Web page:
heterosexuality is the primary focus. The Reverend Short's actions are sometimes explained by Mamie Pullen and others as the result of his repressed attraction to Dulcy. Dulcy and Doll Baby are the centers of attraction in the novel, overall.
the females in this novel, who include Mamie Pullen (Big Joe's widow), Alamena (Johnny's ex-wife), Dulcy (Johnny's current wife), and Doll Baby are identified more or less with specific men. Each of the women seems destined to follow a similar path: being seductive while young leads to marriage. The marriages seem strained, perhaps because of the criminal or barely-legal careers that accompany them. Dulcy was a showgirl before marriage. Jealousy motivates several plot twists, whether it's jealousy among men (e.g. Chink Charlie and Johnny, because of Dulcy), or jealousy among women (e.g. Dulcy and Baby Doll, because of Val). Johnny, whose anger may or may not be controlled, is the strongest male character. Overall, treatment of male characters is similar in this novel to other Himes novels. Coffin Ed and Grave Digger, the police detectives, use violence as a tool. However, they do no seem to be idealized males. Himes' matter-of-fact tone suggests a certain distance from their characters. There do not seem to be any idealized characters, male or female, in this novel.
Sergeant Brody, the white police officer (probably Irish-American), tends to make remarks that reveal his prejudicial assumptions about African-Americans and the Harlem community as a whole. Sometimes Grave Digger and Coffin Ed set him straight with brief remarks; this is one of the primary reasons that Sgt. Brody blushes so often. Dulcy is the "yellow" woman in this novel, the relatively light-skinned mulata whom no one fully trusts and whose beauty draws the attention of more than one man, producing violence.
alcohol is present in the opening scenes at Big Joe Pullen's funeral: "Ice cubes tinkled in eight-ounce glasses of bourbon whisky and ginger ale, black rum and Coca Cola, clear gin and tonic water. Everybody was drinking and eating. The food and liquor were free." As the guests become intoxicated, alcohol becomes part of the humor but also part of the danger. Suspense builds, until a man thought to be lying drunk in the street turns out to be Val's dead body. Ironically, the murderous Rev. Short, who claims at this point to be stone cold sober, will be carrying a bottle full of peach brandy and laudanum when he is interrogated at police headquarters. There is social drinking, drinking during crises, and consistent drinking -- all mixed together. In some ways, the generalized nature of the drinking makes it seem to be an accepted activity, but characters also warn each other against the consequences of continued drinking, and these warnings often prove to be correct. In Chapter 11, we see Gigolo, an informant for Coffin Ed and Grave Digger, whose drug use is so heavy that the detectives warn his supplier not to sell him so much heroin.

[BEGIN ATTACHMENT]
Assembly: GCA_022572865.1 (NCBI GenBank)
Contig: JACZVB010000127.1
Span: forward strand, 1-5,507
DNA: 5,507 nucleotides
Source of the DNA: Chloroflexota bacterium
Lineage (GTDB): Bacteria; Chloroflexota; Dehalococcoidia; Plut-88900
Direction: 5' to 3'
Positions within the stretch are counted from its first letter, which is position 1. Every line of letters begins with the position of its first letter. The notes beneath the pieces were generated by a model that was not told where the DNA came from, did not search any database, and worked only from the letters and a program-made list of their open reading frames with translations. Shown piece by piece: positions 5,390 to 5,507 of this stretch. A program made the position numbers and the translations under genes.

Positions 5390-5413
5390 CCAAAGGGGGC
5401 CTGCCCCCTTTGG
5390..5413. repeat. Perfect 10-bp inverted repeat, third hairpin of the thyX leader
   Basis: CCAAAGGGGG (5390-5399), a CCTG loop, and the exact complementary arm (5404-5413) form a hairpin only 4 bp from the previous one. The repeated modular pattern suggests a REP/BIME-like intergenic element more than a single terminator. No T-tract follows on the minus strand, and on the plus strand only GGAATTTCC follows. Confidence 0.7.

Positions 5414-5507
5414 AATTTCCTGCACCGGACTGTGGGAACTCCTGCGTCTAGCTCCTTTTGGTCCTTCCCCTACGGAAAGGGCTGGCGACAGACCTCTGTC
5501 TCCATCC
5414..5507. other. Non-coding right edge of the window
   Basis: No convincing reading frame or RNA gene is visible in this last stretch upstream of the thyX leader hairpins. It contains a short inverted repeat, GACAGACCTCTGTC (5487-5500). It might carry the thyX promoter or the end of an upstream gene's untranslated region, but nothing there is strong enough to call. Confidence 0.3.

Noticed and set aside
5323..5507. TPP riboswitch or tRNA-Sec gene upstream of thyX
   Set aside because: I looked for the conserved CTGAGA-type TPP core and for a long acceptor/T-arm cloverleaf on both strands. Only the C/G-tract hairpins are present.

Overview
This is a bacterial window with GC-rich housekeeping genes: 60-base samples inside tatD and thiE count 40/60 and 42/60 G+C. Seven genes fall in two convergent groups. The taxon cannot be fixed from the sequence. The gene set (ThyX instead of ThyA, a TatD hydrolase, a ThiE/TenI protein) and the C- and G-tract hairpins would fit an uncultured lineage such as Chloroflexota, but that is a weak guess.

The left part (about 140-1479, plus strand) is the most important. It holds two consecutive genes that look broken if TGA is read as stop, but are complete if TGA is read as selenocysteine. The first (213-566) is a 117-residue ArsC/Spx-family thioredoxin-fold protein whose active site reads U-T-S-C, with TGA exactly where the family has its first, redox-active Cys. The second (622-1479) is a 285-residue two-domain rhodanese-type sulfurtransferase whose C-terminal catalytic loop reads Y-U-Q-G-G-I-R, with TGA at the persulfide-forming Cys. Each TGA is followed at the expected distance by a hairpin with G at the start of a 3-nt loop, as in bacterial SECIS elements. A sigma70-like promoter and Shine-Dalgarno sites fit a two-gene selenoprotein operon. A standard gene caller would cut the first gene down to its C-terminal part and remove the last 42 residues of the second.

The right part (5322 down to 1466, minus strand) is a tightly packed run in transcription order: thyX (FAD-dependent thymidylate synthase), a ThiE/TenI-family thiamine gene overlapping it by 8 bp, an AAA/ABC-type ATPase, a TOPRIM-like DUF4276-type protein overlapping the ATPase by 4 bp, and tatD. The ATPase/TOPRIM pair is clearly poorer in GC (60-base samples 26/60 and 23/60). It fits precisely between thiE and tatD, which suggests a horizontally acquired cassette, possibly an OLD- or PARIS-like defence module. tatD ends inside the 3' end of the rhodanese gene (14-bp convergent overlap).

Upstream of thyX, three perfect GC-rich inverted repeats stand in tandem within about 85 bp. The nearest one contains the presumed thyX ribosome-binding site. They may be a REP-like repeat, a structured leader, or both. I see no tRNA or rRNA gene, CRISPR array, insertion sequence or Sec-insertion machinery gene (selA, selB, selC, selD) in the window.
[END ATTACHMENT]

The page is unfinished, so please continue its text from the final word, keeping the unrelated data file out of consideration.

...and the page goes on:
Grave Digger and Coffin, detectives with the New York Police Department, know full well that there is too much crime for them to attack it all. They concentrate on trying to solve the worst crimes, which generally means overlooking lesser crimes along the way.
humor is paired with dark awareness of negative social conditions, much of which stems from poverty, but which are also influenced by naturalistic forces beyond the control of individual characters. Religion: Rev. Short's "viosions" seem to be markedly inauthentic, brought on either by alcohol and drugs or by his desire to point a finger at someone. See Chapter 9 for a scene in which his supposedly inspired preaching culminates in an accusation toward Dulcy: "I can hear him say, 'Oh, you sister of Cain, why slayest thou thy brother?'" Shortly after this accusation, the Holy Rollers (Short's congregation) fall to the floor, screaming about fornication. The menu at Fat's Down Home restaurant, featuring alligator tail and other specials can be found in Chapter 8.
Detectives/ New York (N.Y.) - Harlem/ Murder/ African-Americans/ Theft/ Poverty/ African-Americans
combination of violence and humor, combined with frequently noted misery of the region, make this an uncomfortable narrative. It is undoubtedly entertaining, but its narrative is frequently affect-oriented and saturated with indirect (naturalistic) sociopolitical energies.